DataSheet1_Dynamics of Adaptive Immune Cell and NK Cell Subsets in Patients With Ankylosing Spondylitis After IL-17A Inhibition by Secukinumab.docx
Background: Anti-IL-17A therapy is generally effectively applied in patients with Ankylosing Spondylitis (AS) to achieve and maintain remission. However, the influence of anti-IL-17A on the composition of the immune system is not apparent. Our prospective study was to explore the changes in immune imbalance regarding T cell, B cell and natural killer (NK) cell subsets after secukinumab treatment in AS patients.
Methods: Immune cell distribution of 43 AS patients treated with secukinumab for 12 weeks and 47 healthy controls (HC) were evaluated. Flow cytometry using monoclonal antibodies against 25 surface markers was accomplished to explore the frequencies of lineage subsets. The differences between HC, AS pre-treatment, and post-treatment were compared using the paired Wilcoxon test, Mann-Whitney U test, and ANOVA.
Results: AS patients had altered immune cell distribution regarding T cell and B cell subsets. Apart from activated differentiation of CD4+ T cell, CD8+ T cell and B cell, higher levels of cytotoxic T (Tc) two cells and Tc17 cells were noted in AS patients. We confirmed that helper T (Th) one cell became decreased; however, Th17 cells and T follicular helper (Tfh) 17 cells went increased in AS. After 12 weeks of secukinumab therapy, CRP and ASDAS became significantly decreased, and meanwhile, the proportions of Th1 cells, Tfh17 cells and classic switched B cells were changed towards those of HC. A decreased CRP was positively correlated with a decrease in the frequency of naïve CD8+ T cells (p = 0.039) and B cells (p = 0.007) after secukinumab treatment. An elevated level of T cells at baseline was detected in patients who had a good response to secukinumab (p = 0.005).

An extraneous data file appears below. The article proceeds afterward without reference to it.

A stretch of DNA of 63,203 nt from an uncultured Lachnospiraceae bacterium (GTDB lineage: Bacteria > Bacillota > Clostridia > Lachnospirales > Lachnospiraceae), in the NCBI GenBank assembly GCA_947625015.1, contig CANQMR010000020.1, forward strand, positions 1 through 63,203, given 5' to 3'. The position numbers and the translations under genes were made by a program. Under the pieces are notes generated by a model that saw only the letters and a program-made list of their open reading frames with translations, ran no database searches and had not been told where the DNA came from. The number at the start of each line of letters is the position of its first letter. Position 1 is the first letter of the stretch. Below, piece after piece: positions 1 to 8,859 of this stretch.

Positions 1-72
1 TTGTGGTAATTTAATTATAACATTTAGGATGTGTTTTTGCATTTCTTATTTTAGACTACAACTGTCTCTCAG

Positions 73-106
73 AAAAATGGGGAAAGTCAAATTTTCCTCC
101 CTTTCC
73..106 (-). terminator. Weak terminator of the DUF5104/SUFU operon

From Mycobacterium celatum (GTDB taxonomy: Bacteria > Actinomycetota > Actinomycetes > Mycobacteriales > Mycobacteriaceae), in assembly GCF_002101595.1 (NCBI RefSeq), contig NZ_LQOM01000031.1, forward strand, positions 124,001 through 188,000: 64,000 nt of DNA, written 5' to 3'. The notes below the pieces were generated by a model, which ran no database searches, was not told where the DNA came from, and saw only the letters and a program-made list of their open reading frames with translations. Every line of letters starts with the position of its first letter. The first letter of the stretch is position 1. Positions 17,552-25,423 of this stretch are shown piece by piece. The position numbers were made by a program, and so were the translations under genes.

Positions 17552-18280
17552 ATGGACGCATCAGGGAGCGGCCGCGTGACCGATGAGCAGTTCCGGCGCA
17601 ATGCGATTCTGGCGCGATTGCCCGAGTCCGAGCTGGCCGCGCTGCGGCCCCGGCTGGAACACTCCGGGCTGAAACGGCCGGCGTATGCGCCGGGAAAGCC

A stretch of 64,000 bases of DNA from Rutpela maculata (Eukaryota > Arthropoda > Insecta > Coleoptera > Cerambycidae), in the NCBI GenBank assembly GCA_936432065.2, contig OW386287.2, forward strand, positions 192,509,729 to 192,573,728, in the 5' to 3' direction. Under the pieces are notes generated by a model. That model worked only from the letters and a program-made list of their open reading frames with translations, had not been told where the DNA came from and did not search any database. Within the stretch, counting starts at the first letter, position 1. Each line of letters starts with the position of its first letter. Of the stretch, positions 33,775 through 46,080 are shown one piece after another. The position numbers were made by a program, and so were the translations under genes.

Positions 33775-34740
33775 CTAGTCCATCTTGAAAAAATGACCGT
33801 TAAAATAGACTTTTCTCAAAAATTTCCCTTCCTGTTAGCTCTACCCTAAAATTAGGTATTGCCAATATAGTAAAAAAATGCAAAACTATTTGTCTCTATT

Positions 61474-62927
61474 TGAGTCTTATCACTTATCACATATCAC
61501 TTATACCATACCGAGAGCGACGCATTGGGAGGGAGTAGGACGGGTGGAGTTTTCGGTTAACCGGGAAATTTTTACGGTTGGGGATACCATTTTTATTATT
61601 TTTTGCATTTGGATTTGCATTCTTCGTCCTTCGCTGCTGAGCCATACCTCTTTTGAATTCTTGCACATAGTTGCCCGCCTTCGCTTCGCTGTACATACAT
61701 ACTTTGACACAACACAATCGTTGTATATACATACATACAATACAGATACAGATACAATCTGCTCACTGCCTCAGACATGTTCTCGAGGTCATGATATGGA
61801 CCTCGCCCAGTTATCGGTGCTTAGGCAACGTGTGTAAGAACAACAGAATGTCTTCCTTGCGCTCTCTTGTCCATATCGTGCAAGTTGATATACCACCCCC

Conclusion: Our study confirmed that AS patients had significant multiple immune cell dysregulation. Anti-IL-17A therapy (Secukinumab) could reverse partial immune cell imbalance.